loved so well turned from him, many of them even joining the general howl of the capitalistic press, which never abated its denunciations of Most as a veritable monster of degradation and blood-thirstiness.
In the meantime there widened the breach between the ballot-box Socialists on the one hand, and the revolutionary Socialists and Anarchists on the other. Many of those who bad so enthusiastically welcomed
Most on his arrival in America, joined the ballot-box party andnow even denounced our comrade because he persisted in warning the people against the game of deception called politics. In this respect hespoke from personal experience: as former member of the
Reichstag he felt convinced that parliamentarism could never serve as an aid in the emancipation of the working class.
The American labor movement
followed its course. It was- able to stand a Powderly, and it has not even now grown strong enough to rid itself of men like Gompers and Mitchell. Naturally there was no room in it for a Most, a Parsons, a Spies, or a Dyer D. Lum. Gompers, a rising star on
the labor firmament, may indeed not have been averse to making use of Lum’s superior intellect and experience, even to the extent of signing his articles, it is said. But after he had attained bureaucratic power, he found it more politic to withdraw
from such compromising associates.
The German movement, in particular, gradually grew weaker. The atmosphere of this country is not very conducive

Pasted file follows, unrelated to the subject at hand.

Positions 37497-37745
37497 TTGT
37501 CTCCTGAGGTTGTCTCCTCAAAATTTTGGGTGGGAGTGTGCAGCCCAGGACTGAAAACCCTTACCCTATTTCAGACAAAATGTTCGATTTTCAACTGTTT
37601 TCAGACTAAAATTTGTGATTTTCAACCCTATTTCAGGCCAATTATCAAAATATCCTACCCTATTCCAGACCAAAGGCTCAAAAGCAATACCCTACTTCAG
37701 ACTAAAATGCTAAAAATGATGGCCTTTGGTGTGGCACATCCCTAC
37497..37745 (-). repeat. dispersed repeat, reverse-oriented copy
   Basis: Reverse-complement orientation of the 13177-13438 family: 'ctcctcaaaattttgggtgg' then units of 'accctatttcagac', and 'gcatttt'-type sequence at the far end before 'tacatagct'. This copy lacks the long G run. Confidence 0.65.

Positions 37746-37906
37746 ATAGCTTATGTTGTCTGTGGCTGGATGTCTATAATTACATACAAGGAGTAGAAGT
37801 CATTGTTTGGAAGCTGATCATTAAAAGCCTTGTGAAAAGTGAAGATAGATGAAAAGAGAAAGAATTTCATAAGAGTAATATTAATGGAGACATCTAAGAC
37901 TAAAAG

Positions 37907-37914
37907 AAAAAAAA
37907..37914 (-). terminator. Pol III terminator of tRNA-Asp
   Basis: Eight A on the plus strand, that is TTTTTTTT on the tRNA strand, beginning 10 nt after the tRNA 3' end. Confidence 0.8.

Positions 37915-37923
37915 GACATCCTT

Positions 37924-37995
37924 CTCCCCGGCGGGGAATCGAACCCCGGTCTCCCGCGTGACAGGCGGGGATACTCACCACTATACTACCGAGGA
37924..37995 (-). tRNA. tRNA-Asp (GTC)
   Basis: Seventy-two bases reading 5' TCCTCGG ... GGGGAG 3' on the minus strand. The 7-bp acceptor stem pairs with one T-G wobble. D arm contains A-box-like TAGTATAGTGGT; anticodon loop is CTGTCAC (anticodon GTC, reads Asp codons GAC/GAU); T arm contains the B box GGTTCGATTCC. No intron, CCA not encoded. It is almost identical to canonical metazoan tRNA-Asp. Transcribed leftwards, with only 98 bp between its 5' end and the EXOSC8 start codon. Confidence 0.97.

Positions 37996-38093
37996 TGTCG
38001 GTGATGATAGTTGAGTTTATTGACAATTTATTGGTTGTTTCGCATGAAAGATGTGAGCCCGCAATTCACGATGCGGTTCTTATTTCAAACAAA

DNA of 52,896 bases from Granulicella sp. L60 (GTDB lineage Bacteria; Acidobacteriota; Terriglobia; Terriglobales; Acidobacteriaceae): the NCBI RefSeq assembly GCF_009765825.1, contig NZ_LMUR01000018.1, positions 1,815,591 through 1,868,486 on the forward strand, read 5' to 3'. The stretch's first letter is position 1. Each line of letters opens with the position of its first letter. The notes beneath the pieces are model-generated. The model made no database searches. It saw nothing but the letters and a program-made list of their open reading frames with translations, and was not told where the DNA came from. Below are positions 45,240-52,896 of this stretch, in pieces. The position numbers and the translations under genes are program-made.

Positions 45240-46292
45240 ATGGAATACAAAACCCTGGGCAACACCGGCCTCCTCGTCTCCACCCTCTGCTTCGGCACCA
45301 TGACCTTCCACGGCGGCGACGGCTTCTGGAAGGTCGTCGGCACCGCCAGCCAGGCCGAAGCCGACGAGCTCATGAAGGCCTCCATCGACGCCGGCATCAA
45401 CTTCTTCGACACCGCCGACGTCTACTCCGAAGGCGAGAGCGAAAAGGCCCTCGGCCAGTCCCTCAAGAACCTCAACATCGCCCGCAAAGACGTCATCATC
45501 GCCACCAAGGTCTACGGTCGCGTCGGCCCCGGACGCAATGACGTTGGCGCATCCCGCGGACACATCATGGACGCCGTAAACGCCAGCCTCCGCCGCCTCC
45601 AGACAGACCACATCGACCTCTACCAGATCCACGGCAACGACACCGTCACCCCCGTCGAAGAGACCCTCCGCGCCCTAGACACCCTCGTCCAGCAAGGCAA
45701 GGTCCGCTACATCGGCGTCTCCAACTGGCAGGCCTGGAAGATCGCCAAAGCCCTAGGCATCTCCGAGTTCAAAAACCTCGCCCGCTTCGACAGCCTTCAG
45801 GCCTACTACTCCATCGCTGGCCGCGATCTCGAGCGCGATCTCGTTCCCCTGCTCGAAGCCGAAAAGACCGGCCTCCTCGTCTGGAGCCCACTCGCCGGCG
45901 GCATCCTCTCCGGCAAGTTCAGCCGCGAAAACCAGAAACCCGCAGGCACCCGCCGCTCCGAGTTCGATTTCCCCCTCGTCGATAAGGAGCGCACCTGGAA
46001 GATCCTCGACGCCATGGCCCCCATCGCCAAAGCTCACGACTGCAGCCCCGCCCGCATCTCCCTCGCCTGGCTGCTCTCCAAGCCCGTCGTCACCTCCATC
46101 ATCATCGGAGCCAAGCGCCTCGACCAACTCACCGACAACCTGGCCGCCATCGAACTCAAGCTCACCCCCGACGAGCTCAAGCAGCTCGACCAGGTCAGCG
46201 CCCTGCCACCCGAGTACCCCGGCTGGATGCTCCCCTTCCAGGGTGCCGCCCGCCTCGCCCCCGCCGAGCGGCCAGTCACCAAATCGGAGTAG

to the mental development of the Germans; as a rule, they lose here all incentive to intellectual pursuit. They either conserve the ideas they have brought over with them, till these become petrified, or they entirely throw idealism overboard and become “successful
business men,” philistines who are far more concerned with their little house and property than with the great events of the world.
these circumstances his exile was growing more and more unbearable for Most, his hounding ever more severe and base, the indifference and apathy of the Germans more impenetrable.
His friends had told Most, upon his arrival: “Here, at least, you are secure against imprisonment.” Most had waived the remark aside, as altogether too optimistic, saying that it was only a question of time when
he would come in conflict with the sham liberties of the Republic. He was only too justified in this view. When, in the eighties, the waves of the labor movement rose to exceptional height, and the proletariat began preparations for a general strike to secure
the eight-hour day, the plutocrats and financiers grew alarmed. “Order“that is, profits-seemed in danger. The lackeys of the press were mobilized to denounce to the police and the courts every expression of rebellious independence on the part of
the working people.
In April, 1886, there took place in New York a large meeting, addressed, among others, by Most, who called upon the audience